Indan Journal of Medical Research Indan Journal of Medical Research Indan Journal of Medical Research Indan Journal of Medical Research
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CLINICAL IMAGES
Year : 2014  |  Volume : 139  |  Issue : 5  |  Page : 788

Triple torus palatinus


1 Department of Otolaryngology-Head & Neck Surgery, Tri-Service General Hospital, National Defense Medical Center, Taipei; Taichung Armed forces General Hospital, Taichung, Taiwan
2 Department of Otolaryngology-Head & Neck Surgery, Tri-Service General Hospital, National Defense Medical Center, Taipei, Taiwan

Date of Web Publication9-Jul-2014

Correspondence Address:
Cheng-Ping Shih
Department of Otolaryngology-Head & Neck Surgery, Tri-Service General Hospital, National Defense Medical Center, Taipei
Taiwan
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Source of Support: None, Conflict of Interest: None


PMID: 25027094

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How to cite this article:
Lai WS, Shih CP. Triple torus palatinus. Indian J Med Res 2014;139:788

How to cite this URL:
Lai WS, Shih CP. Triple torus palatinus. Indian J Med Res [serial online] 2014 [cited 2019 Jul 24];139:788. Available from: http://www.ijmr.org.in/text.asp?2014/139/5/788/136458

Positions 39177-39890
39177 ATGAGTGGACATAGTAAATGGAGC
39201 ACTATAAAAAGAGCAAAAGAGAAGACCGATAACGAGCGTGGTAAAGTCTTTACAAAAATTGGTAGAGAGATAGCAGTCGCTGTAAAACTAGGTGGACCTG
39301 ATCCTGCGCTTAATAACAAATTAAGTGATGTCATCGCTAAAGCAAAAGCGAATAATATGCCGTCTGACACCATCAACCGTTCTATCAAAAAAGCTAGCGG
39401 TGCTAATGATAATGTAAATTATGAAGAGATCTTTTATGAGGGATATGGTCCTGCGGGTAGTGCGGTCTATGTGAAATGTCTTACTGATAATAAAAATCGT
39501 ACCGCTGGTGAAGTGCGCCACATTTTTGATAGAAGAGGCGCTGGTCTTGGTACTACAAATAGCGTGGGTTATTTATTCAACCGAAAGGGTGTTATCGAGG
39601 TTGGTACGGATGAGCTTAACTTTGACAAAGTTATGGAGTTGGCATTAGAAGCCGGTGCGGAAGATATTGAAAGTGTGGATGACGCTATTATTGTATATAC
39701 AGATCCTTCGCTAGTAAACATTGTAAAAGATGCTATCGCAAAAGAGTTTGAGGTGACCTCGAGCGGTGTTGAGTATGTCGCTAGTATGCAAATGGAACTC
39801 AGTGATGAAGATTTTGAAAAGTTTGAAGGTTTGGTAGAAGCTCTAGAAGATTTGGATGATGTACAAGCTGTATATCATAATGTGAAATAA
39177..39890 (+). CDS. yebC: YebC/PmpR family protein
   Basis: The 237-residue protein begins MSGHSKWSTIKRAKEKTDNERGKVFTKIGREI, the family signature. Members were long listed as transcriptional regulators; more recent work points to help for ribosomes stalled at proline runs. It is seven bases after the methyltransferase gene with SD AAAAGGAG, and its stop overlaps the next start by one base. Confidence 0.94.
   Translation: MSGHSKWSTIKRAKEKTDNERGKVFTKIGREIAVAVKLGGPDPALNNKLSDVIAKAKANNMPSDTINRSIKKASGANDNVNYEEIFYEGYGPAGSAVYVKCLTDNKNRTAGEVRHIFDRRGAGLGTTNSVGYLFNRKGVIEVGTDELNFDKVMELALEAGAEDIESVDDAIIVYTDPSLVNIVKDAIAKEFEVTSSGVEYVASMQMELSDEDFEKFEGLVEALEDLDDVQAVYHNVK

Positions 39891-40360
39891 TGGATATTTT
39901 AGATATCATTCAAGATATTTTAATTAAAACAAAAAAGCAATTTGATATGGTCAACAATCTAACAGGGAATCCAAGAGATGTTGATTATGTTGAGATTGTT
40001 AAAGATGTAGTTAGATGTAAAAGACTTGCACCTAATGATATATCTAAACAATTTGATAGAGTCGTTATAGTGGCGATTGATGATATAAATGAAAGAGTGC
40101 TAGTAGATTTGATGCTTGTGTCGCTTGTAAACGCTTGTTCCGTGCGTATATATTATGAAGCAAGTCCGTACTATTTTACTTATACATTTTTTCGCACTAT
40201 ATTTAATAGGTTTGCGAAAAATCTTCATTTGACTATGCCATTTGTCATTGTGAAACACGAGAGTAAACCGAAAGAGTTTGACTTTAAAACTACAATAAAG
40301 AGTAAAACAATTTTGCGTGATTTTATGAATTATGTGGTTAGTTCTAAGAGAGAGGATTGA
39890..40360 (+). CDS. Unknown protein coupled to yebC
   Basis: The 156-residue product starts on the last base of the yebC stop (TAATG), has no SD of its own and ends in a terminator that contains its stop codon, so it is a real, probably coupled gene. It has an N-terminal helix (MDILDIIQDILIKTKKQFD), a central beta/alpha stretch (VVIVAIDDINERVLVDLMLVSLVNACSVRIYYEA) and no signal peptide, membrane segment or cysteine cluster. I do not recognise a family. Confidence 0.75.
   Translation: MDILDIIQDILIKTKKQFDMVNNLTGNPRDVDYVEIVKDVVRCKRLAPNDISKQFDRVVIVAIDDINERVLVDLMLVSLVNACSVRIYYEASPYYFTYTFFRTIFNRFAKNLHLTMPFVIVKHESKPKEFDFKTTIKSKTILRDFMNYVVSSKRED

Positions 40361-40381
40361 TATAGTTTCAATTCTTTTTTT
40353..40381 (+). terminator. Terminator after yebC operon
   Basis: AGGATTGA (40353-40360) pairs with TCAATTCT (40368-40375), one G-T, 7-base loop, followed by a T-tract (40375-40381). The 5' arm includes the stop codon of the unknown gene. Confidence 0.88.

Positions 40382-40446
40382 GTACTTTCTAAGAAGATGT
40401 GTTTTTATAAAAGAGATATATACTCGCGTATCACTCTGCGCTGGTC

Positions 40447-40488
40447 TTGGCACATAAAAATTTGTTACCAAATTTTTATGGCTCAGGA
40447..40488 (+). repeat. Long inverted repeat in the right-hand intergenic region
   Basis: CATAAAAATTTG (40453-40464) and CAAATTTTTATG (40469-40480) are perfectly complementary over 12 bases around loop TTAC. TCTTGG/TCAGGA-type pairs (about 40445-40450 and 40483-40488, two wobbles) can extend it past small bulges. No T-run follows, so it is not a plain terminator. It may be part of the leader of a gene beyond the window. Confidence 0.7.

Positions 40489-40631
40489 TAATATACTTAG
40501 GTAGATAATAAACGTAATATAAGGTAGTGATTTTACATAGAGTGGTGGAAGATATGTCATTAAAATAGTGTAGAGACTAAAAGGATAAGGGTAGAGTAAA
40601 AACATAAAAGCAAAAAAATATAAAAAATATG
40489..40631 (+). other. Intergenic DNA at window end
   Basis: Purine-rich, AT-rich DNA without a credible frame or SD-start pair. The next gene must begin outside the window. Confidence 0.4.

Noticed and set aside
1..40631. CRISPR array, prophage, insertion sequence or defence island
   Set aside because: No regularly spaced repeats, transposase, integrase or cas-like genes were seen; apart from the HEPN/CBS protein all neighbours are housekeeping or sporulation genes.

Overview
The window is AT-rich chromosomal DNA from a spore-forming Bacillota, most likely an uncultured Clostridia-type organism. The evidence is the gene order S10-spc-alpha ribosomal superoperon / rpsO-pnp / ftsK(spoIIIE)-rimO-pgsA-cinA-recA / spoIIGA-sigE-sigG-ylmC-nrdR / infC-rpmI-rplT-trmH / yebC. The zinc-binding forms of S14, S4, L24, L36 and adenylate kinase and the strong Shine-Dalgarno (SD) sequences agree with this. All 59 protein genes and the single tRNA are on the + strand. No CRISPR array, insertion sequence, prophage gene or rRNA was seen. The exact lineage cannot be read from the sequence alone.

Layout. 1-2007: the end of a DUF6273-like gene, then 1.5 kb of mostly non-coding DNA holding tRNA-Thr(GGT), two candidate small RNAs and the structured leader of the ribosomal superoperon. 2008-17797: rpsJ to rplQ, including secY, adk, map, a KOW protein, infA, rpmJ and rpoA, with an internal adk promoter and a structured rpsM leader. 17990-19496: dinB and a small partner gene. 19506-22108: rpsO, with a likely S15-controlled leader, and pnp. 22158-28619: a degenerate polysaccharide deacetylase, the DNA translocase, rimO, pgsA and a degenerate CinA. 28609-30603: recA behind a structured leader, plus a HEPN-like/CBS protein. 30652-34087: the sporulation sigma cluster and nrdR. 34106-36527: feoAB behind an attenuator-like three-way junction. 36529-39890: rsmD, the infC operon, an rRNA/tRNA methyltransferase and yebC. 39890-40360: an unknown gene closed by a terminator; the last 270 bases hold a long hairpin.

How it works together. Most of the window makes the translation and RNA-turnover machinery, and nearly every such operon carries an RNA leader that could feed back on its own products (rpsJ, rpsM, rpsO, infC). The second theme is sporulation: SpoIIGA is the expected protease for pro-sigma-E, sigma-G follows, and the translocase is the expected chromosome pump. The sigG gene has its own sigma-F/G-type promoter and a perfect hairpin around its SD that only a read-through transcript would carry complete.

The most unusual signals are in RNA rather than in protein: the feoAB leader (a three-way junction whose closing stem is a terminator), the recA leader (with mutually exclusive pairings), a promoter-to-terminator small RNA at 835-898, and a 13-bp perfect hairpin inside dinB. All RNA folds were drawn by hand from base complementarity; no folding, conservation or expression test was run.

A 54 year old asymptomatic woman presented with three incidentally noted intraoral masses in January 2013, in the outpatients department of Olaryngology, Tri-Service General Hospital, Taipei, Taiwan. The patient's medical history was unremarkable. She reported no associated pain, pruritus, or other symptoms. Clinical examination revealed three hard, sessile nodules with normal overlying mucosa on the hard palate [Figure 1]. No notable abnormalities were identified on radiographs. Torus palatinus, the most common intraoral exostosis among postmenopausal women, is a non pathologic bony overgrowth in the midpalatine region. The growth of torus palatinus is gradual, becoming greater in the second or the third decade of life. The torus palatinus can be unilobular or polylobulated, as well as flat or spindle-shaped. Removal of the palatal tori is not always necessary except for offering patients another alternative for rehabilitating the jaw by means of a prosthetic implant. Since this patient was asymptomatic, no surgical intervention was required.
Figure 1: Triple torus palatinus.

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